The first in a series of healthcare blogs by Bernard Crump, Professor of Practice at Warwick Business School, looking at contemporary challenges facing healthcare in different settings, and ideas as to how these challenges might be tackled.
I remember 1st April 1991 well. It was my first day as Director of Public Health of a newly merged Health Authority in Birmingham. But for most people it was day zero of a revolution in the organisation of UK healthcare as the “internal market” came into being.
Until that day, a Health Authority like mine had been funded on the basis of the scale and complexity of the health services delivered in the geographical area for which they were responsible. In my part of Birmingham these “directly managed units” included many of the major specialist departments in a range of teaching hospitals, that cared for patients from across the West Midlands and beyond. With only one Medical School in a Region of nearly 6M people our services were large and dominant.
However, our resident population was small. With three other health authorities in Birmingham alone, the population for which we were responsible was around 300,000. And under the new reforms, our role was now to become “purchasers” of care for these people. We shared this role with a small number of GP practices that had applied to become the pioneer “fundholders”; in addition to continuing to deliver primary care, they would take responsibility for the management of a budget that would cover their prescribing costs, and the funds with which to buy, or “commission” a limited range of secondary elective care services for their registered population.
Meanwhile, the hospitals had to enter contracts with all of the health authorities and fundholders across the West Midlands and beyond, if they were to secure the resources to “provide” care to the patients referred to them, or who came as an emergency.
The ideas for this “internal market” had first surfaced in an occasional paper, commissioned by the Nuffield Trust, and written by the American health economist Alain Enthoven in 1985. He had played a prominent role in the establishment of Kaiser Permanente, the Health Maintenance Organisation (HMO) that was revolutionising care in California. The paper was short, very readable, and much of it could have been written today.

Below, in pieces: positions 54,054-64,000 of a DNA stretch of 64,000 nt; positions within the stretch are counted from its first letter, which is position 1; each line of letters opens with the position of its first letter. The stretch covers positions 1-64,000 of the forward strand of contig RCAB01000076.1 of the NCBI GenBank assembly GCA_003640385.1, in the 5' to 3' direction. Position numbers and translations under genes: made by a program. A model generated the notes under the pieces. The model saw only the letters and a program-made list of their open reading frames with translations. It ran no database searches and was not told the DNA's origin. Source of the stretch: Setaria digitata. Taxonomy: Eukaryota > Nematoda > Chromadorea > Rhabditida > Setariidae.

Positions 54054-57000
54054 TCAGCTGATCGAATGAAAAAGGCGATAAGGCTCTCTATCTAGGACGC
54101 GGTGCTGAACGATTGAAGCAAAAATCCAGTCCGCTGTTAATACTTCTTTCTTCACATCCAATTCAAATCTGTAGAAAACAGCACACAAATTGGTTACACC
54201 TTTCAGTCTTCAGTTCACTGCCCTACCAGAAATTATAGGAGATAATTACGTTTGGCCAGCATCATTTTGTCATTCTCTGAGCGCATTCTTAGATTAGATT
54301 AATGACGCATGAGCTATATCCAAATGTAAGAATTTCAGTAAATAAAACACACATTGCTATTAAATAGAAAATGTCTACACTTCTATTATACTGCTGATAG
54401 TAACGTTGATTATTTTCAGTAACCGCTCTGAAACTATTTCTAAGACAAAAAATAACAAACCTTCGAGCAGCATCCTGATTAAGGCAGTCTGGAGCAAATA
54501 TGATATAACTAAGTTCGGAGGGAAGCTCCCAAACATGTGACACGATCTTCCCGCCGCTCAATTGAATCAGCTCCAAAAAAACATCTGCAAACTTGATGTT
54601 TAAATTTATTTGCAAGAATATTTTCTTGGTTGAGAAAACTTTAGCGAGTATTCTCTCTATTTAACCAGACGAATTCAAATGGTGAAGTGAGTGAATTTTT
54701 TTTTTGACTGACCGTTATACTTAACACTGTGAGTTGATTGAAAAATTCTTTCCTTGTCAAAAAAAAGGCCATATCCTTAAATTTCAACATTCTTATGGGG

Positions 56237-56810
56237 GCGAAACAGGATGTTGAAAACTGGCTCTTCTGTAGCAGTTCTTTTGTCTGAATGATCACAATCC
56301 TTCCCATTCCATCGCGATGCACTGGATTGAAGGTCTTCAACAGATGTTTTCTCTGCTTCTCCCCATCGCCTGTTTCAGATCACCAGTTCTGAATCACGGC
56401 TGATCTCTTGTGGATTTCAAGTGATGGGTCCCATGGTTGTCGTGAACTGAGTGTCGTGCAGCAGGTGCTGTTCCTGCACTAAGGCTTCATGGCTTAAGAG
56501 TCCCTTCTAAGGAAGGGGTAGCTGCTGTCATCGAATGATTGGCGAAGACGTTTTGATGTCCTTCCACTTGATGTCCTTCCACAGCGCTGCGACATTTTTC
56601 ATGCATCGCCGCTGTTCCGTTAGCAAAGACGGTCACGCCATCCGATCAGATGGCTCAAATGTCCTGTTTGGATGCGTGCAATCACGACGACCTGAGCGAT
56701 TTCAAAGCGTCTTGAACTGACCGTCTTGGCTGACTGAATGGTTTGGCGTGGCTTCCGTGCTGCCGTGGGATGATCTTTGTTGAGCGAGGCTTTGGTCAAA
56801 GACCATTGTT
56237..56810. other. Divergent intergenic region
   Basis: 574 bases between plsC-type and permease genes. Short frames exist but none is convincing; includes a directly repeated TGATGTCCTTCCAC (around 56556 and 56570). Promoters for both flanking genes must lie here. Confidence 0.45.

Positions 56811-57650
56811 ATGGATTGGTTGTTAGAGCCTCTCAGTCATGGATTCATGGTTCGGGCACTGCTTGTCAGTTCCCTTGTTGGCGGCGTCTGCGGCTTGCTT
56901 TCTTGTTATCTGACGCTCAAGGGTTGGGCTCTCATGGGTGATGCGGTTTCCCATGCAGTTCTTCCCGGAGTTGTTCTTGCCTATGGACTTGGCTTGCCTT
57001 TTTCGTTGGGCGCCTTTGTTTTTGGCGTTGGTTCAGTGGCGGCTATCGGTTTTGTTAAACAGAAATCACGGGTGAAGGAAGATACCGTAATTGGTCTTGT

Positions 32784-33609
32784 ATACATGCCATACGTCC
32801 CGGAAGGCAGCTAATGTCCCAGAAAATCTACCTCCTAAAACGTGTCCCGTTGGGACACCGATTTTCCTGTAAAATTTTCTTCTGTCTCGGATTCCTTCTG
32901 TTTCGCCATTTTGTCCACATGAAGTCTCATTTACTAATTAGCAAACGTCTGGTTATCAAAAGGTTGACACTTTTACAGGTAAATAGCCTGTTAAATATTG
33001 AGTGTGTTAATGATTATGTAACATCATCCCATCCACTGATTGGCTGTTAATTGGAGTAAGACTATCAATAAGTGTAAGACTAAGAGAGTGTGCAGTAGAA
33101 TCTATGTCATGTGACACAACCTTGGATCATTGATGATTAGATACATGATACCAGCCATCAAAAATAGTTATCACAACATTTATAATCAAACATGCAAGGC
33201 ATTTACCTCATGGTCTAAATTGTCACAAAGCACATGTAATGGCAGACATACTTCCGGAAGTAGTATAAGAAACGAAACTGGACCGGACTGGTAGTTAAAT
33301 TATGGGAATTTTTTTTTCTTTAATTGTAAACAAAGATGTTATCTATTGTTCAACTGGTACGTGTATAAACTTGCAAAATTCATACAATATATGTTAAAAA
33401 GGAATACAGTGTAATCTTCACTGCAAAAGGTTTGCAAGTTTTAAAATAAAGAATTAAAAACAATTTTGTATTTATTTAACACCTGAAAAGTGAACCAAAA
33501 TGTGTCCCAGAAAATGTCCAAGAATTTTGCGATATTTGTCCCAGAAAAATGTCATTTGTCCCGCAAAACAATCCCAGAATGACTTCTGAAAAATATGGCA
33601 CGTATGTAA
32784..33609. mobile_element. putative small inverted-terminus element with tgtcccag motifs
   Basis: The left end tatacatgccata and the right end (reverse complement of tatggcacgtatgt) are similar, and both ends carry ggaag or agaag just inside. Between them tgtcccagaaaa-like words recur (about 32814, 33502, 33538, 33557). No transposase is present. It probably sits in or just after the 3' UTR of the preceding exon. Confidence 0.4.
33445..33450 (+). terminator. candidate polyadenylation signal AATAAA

“The NHS enjoys widespread support in Britain, and it produces a great deal of care for the money spent. But given the tight limits within which it must operate, (it) will find it increasingly difficult to meet the demands placed upon it. (It) will need to find ways to produce even more value for money if it is to make effective new technology available to all who can benefit from it at the standards enjoyed in other industrialized democracies.
The NHS runs on the ability and dedication of the many people who work in it. But its structure contains no serious incentives to guide the NHS in the direction of better quality care and service at reduced cost. In fact, the structure of the NHS contains perverse incentives.”
A great deal has changed in the intervening 27 years, but, at least in England, the “purchaser-provider split” that emerged in 1991 has been a constant feature. The commissioning arrangements and the regulatory structures have evolved. But responsibility to purchase services for a defined resident population, deploying an allocated budget based on the size and characteristics of that population, has been a linchpin of our system.
Is that set to change? The requirement for all health and social care partners over a substantial area to develop a common Sustainability and Transformation plan may have changed the game. Just over a year ago Simon Stevens, the CEO of the NHS predicted that these would “effectively end the purchaser-provider split”. But since then, the details of the future arrangements for commissioning have proved elusive.
Over the next few editions of this newsletter we will look at the lessons learned from Commissioning in the NHS in England, and in the other countries that introduced similar reforms. We will hear from advocates, and those who have been underwhelmed by the experience, and will discuss the risks and opportunities if this approach to health service organisation is, indeed, drawing to a close.
 Enthoven, A “Reflections on the management of the National Health Service: An American looks at incentives to efficiency in health services management in the UK. Nuffield Provincial Hospitals Trust Occasional Papers 5. London (1985)